The hoary bat (Lasiurus cinereus) is an uncommon migratory bat that leaves the region in the winter for the most part. In summer it roosts in tree crowns of a number of pole to small sawtimber-sized forests but seems to prefer conifers. It is listed as a Species of Greatest Conservation Need in one or more states in BCR 14.
The Fowler’s toad (Anaxyrus fowleri) is a small 2- to 3-inch toad that typically has three or more warts in each of the largest, dark spots with the dorsal area mostly brown or gray. The belly and chest are usually unspotted, unlike the commonly confused American toad (Anaxyrus americanus). Other key identifying characteristics include a parotoid gland that touches the postorbital ridge and, unlike the American toad, a lack of a large tibial wart. The two toad species will hybridize where they overlap and may produce intermediate characteristics.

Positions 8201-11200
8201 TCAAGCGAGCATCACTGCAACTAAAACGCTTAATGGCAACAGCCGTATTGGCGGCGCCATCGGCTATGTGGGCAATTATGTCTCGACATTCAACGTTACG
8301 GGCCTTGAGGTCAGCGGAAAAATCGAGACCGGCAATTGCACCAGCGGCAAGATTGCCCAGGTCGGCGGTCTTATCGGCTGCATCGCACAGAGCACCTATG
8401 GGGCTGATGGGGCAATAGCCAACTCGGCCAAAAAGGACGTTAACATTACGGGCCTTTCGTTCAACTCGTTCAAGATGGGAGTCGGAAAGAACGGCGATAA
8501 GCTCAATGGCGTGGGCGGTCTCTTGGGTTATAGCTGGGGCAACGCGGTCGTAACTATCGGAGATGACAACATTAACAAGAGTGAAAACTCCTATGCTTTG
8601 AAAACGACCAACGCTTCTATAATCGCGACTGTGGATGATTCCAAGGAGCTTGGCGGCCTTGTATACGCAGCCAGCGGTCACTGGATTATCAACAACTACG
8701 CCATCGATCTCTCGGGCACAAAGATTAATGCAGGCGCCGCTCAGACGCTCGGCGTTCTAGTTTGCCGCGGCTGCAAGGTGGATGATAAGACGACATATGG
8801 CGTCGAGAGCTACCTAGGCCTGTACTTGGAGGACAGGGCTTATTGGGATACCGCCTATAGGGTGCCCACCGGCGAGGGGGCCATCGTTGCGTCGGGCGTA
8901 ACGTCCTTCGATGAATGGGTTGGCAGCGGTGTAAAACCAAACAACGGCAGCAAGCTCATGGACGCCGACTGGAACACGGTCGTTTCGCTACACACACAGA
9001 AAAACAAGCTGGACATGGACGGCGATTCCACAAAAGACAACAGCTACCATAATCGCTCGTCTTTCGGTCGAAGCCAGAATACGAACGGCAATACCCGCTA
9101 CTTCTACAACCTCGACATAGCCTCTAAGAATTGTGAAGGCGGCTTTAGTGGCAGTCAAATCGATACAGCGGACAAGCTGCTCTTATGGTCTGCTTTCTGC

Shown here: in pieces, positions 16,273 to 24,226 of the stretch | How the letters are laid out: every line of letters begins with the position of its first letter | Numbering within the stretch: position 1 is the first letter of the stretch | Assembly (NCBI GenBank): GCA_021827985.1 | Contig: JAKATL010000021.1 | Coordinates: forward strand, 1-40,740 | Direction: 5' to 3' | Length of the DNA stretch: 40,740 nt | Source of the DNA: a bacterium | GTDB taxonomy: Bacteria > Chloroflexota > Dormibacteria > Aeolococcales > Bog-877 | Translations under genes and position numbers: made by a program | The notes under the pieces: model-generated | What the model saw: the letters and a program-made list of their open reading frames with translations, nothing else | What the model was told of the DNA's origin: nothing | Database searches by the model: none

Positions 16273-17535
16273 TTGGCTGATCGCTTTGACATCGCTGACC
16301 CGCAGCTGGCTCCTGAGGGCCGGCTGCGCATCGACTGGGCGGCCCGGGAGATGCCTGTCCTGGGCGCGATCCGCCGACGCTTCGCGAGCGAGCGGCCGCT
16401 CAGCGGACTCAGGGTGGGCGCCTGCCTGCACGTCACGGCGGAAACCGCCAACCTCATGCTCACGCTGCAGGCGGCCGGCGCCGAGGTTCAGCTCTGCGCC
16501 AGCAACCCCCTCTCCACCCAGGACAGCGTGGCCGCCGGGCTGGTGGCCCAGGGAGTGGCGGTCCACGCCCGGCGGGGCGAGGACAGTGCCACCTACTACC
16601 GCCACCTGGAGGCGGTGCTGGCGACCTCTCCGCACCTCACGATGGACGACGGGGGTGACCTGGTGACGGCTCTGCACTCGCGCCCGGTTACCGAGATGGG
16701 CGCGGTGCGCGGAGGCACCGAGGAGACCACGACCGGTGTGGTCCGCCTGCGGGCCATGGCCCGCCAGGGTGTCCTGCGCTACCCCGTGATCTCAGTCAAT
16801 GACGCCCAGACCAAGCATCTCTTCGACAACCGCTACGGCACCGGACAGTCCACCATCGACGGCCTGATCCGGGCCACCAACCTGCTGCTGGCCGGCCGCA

The eastern box turtle (Terrapene carolina carolina) is a small 4.5- to 7-inch terrestrial turtle with a highly domed shell and variable patterning. Color patterns of the carapace typically consist of irregular yellow or orange markings over a brown or black base. The skin is uniformly dark with yellow or orange markings. They use a variety of dry and moist upland habitats. Females excavate nests in the summer in loose, loamy soil in open areas. Winter hibernation usually occurs under soil, decaying vegetation, or mammal burrows in forests.